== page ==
Auto Stocks Surge as NDRC Weighs Easing Restrictions
Stocks of Chinese automakers surged Wednesday on news that the government is mulling policies to revive slowing sales in the world’s largest car market.
A document circulated on China’s social media showed that the National Development and Reform Commission (NDRC), the top industry policy-setting body, proposed to relax controls on the issuance of car licenses in major cities.
The NDRC distributed the document to government and industry departments on April 11 to collect opinions, Caixin learned. Proposed measures include stopping local authorities from issuing restrictions on new car licenses and to gradually ease existing rules. Some of China’s largest cities have limited access to the auto market as a way of fighting congestion and air pollution.
In the document, the NDRC said the measures are designed to further expand auto consumption and promote a broader supply-side structural reform. People close to the NDRC did not deny the authenticity of the document in response to an inquiry from Caixin.
China’s auto market shrank last year for the first time in nearly three decades. A total of 28.1 million automobiles — including commercial and passenger vehicles — were sold in China in 2018, down 2.8% from the previous year, official data showed. Experts project that this year’s sales will roughly match last year’s, with even weaker momentum moving forward.
According to the document, the NDRC is considering asking authorities in cities that have car license restriction policies to increase the number of new license issuance by 50% this year from 2018 and to double that the next year. Families without any automobile should not be subject to any purchase limit, the agency said.
The NDRC will also require that local governments remove all traffic and purchase restrictions on electric vehicles.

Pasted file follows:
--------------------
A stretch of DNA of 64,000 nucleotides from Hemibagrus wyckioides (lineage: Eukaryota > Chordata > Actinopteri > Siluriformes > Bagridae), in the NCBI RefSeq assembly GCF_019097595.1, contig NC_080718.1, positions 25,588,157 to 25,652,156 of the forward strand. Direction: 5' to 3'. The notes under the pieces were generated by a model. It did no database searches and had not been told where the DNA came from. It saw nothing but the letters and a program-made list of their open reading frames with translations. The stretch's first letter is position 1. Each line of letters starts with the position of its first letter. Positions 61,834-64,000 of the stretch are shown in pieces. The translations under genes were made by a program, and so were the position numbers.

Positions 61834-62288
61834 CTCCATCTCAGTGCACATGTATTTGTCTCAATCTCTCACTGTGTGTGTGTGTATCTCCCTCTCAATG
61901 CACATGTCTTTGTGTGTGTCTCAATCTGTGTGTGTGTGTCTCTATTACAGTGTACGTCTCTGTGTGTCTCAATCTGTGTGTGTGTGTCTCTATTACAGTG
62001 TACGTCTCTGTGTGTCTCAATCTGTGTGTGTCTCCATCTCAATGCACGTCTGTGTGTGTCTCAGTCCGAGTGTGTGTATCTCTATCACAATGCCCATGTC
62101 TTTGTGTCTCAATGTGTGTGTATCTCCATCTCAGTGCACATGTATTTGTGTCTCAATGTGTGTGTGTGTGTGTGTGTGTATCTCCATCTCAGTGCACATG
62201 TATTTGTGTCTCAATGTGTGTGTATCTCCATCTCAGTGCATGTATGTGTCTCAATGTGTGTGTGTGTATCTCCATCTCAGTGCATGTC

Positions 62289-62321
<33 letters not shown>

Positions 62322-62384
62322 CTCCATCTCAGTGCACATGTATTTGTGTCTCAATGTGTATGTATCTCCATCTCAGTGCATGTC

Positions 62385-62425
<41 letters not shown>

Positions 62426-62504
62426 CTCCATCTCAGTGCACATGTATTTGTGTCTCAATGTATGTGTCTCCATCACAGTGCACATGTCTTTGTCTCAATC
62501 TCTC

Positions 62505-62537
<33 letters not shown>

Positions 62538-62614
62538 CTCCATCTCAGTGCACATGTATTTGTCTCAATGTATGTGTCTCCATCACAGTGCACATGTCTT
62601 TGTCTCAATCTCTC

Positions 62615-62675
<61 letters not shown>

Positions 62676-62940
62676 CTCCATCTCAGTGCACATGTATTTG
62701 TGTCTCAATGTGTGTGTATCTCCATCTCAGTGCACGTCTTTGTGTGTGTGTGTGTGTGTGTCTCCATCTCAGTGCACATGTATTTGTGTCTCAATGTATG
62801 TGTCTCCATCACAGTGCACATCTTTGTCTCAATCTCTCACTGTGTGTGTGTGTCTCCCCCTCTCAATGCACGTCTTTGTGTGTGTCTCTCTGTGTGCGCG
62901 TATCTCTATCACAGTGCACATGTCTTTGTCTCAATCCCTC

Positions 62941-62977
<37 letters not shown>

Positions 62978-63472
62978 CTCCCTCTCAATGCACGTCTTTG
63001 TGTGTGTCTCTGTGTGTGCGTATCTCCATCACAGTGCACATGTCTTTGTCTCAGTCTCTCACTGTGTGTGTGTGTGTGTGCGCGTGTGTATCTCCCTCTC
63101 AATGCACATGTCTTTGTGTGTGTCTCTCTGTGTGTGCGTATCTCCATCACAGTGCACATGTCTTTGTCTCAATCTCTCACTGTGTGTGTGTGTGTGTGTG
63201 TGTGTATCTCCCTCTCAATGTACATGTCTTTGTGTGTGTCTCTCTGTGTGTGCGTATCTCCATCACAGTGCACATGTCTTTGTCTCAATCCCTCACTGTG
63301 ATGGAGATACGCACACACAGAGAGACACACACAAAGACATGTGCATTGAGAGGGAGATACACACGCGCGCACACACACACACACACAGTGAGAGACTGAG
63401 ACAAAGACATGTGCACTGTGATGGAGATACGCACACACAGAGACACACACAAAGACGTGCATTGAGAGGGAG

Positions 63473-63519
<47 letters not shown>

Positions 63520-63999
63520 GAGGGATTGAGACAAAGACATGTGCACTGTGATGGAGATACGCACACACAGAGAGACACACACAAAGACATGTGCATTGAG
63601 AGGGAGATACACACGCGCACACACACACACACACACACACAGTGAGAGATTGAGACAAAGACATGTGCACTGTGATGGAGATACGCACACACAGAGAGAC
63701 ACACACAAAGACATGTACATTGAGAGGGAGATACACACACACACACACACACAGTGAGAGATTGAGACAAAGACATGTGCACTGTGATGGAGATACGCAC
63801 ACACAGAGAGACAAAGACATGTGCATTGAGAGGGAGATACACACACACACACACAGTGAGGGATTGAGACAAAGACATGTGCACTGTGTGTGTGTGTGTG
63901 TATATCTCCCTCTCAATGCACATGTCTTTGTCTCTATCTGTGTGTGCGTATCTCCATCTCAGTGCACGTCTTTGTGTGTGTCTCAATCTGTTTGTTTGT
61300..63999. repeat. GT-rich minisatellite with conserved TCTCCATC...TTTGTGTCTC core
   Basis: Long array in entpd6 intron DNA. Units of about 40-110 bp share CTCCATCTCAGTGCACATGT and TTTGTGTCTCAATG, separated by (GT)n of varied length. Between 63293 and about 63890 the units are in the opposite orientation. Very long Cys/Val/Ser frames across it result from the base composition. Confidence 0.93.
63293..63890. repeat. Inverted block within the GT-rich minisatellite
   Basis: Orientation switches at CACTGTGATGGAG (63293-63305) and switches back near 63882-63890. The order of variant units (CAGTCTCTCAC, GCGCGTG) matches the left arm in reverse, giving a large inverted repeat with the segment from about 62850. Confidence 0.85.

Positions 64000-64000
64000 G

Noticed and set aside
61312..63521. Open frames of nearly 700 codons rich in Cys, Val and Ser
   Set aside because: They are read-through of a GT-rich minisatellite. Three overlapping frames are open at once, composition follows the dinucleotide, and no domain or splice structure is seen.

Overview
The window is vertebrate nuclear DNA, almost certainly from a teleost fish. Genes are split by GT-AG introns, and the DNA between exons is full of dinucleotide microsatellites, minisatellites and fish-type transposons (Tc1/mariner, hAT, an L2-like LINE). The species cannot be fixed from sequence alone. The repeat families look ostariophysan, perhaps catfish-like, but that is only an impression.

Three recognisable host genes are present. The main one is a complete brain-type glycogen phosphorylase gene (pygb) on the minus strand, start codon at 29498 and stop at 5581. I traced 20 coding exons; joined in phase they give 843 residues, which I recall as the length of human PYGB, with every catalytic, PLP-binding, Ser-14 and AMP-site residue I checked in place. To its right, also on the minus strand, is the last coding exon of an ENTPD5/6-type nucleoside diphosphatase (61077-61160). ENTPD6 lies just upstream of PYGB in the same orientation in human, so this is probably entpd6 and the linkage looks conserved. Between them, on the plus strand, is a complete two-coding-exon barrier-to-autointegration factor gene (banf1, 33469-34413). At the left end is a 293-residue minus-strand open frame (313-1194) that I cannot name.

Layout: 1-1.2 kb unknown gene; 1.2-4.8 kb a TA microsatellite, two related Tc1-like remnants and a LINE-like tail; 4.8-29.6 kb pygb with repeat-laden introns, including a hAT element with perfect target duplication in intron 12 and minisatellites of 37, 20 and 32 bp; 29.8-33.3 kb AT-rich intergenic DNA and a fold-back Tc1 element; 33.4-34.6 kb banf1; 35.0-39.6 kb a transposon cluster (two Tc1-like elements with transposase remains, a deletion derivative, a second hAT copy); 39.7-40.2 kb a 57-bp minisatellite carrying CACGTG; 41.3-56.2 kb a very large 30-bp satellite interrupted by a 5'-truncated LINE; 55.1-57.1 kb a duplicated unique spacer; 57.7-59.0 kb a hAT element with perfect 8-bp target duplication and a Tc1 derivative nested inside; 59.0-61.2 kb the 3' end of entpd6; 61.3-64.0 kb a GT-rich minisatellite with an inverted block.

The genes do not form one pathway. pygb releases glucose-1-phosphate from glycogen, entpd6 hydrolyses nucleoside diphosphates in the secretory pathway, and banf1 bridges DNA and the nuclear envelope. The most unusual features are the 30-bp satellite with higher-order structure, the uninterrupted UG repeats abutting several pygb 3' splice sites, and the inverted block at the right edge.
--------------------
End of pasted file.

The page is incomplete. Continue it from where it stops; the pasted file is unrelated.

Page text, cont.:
Automaker stocks surged Wednesday afternoon. Shanghai-listed Chongqing Changan Automobile gained 9.9% as the Shanghai index rose 0.29%. Great Wall Motor Co. also climbed 9.9% to its highest close since June 2018. In Hong Kong, BAIC Motor Corp. increased 6.72%, and Geely Automobile Holdings, 12.8%. Electric-vehicle maker BYD Co. soared 14%.
As part of local governments’ protracted battles against traffic congestion and air pollution, major Chinese cities including Beijing, Shanghai, Shenzhen and Hangzhou have introduced restrictions for residents to obtain new car licenses, mainly for fuel-powered vehicles.
The chance for residents to obtain new licenses has become rare in the biggest cities. In Beijing, where a car plate lottery system has been in place since 2010, only 1.23% of applicants can win one. The rate in Shenzhen is 3.14%, while an average ratio for other cities is 6%, according to China Passenger Car Association (CPCA).
In the face of the slowing auto sales, the NDRC has signaled supportive measures. In January, senior NDRC official Liu Yunan said the commission would encourage local authorities to adjust their automobile policies.
Cui Dongshu, secretary-general of the CPCA, said the license-restriction measures have repressed auto consumption in many cities. For instance, car ownership in big cities such as Hangzhou and Guangzhou lagged behind that of much smaller cities such as Suzhou and Dongguan in 2017, according to Cui.
The NDRC also listed various measures to encourage auto replacement, electric car purchases and vehicle sales in rural areas, as well as rule changes to encourage used-car trading, according to the document.
Contact reporter Han Wei (firstname.lastname@example.org)
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